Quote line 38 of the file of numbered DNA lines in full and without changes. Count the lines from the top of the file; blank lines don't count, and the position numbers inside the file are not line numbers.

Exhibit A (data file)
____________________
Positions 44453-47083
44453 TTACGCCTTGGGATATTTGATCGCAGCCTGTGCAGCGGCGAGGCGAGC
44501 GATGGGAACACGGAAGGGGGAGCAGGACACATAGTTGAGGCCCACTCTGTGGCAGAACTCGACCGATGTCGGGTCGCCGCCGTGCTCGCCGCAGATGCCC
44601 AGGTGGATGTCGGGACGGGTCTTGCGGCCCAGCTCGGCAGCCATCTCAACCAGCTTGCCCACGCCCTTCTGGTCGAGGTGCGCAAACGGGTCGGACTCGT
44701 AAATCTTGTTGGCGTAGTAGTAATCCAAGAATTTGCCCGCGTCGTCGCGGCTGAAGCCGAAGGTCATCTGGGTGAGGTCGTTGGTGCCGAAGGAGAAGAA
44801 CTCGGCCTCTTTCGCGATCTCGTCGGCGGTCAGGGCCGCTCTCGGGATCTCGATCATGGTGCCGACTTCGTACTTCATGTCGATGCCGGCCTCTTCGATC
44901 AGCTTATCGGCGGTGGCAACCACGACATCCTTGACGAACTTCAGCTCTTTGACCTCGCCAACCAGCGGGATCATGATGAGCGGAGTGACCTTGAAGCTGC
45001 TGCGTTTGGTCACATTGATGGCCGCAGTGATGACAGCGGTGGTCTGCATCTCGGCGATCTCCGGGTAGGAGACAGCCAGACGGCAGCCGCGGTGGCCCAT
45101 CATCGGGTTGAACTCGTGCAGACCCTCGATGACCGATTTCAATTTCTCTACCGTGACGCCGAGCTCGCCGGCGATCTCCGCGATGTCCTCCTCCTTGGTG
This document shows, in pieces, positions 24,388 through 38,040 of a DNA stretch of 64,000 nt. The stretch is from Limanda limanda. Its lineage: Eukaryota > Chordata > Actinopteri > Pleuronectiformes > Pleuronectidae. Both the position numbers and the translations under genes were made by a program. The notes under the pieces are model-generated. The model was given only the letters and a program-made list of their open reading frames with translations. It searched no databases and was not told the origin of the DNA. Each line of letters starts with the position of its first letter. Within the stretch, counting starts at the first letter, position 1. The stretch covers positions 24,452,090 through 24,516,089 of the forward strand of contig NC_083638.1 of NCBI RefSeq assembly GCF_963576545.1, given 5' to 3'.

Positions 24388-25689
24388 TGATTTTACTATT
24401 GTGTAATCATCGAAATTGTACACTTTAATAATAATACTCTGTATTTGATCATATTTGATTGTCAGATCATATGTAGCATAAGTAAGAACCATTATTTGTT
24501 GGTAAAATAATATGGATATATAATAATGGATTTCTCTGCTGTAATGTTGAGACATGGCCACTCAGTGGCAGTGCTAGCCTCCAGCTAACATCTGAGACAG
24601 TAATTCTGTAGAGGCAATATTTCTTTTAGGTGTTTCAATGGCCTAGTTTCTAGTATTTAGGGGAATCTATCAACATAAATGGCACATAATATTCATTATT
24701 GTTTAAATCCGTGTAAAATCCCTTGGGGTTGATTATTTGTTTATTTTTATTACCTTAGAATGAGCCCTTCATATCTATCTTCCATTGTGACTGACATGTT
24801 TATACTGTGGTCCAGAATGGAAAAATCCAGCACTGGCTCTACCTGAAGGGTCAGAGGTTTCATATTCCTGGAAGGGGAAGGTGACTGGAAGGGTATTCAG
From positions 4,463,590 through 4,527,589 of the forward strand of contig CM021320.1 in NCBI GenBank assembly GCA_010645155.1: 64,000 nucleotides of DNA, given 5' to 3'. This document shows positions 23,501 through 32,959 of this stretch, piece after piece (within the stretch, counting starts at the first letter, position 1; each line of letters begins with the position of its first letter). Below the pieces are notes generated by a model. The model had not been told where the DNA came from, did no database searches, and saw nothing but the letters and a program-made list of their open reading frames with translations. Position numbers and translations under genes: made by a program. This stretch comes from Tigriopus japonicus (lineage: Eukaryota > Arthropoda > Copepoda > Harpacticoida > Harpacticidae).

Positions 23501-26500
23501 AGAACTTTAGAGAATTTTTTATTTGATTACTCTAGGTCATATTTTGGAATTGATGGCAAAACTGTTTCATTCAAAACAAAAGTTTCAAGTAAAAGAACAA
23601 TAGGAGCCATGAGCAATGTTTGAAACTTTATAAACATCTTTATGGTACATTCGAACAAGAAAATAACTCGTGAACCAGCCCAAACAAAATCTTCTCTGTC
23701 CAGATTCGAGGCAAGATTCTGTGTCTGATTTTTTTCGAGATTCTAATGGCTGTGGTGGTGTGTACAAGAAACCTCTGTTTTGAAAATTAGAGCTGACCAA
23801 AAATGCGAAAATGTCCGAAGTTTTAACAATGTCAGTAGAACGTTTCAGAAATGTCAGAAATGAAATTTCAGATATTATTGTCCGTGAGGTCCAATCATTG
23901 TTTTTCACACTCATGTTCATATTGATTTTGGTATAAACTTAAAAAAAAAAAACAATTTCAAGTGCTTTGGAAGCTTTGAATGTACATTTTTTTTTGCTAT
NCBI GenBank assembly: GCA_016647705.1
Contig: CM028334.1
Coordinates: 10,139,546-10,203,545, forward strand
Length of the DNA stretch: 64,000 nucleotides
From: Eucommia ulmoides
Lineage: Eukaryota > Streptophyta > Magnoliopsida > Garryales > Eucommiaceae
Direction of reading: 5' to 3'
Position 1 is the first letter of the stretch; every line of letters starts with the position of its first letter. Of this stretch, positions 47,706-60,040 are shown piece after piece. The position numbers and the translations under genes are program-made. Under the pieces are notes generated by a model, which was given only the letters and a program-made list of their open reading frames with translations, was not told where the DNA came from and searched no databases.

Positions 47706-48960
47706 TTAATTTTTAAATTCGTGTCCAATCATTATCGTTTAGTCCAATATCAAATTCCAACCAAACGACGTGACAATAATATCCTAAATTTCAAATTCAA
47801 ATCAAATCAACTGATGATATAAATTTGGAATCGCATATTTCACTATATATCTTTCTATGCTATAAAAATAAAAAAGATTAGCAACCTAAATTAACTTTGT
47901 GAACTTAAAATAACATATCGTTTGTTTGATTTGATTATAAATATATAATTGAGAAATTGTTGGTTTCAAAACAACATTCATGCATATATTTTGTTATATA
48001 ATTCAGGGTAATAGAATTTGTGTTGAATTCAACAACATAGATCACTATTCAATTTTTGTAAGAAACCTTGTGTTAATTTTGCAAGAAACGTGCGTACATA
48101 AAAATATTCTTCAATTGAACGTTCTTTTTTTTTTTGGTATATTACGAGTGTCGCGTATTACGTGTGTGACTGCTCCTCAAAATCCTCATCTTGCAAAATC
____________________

48101 AAAATATTCTTCAATTGAACGTTCTTTTTTTTTTTGGTATATTACGAGTGTCGCGTATTACGTGTGTGACTGCTCCTCAAAATCCTCATCTTGCAAAATC